The makings of a collaborative hybrid course
In the spring of 2013, I began teaching a new course called Infomania. It’s a 300-level course that emphasizes research, digital literacy, digital tools and digital humanities.
I wanted this to be a different kind of course, one that would excite students about learning and that would give them opportunities to go in directions that interested them. Students work through videos and readings online, keep an online journal and work in groups on Popplet. They also create an individual curation project using such tools as Evernote, ScoopIt, Diigo, Delicious and Pinterest.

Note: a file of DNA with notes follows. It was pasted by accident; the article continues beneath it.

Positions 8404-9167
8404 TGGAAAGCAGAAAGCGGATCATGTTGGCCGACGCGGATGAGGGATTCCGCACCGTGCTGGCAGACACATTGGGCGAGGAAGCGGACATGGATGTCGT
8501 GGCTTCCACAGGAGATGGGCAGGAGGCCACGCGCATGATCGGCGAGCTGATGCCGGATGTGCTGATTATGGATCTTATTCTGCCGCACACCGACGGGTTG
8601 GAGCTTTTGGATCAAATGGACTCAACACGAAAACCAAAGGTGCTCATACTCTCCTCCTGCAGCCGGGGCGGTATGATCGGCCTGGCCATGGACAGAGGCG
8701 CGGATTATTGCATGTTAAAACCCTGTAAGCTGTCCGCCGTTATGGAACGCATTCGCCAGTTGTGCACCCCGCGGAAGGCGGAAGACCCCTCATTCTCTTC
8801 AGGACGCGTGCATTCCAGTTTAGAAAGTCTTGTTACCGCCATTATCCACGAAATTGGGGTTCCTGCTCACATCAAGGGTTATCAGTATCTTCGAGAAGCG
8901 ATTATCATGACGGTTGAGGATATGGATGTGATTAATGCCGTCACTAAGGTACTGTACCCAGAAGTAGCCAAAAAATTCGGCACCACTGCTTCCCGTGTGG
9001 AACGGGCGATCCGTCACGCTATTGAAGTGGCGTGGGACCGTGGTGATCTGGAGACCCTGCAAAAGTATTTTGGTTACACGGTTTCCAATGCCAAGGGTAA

Each student is part of a learning team of four to eight, and those teams work together online and sit together in class. They also plan, research and create a digital project.
I lead class discussions over the readings each week but I also ask students to lead discussions. I also spend at least one of the two class periods each week working with groups and individuals.
I adapted the grade contract from one that Cathy Davidson created for a course at Duke. In creating Infomania, I also borrowed from the ideas she put forth in her course 21st Century Literacies, and from the great work of Howard Rheingold at Stanford.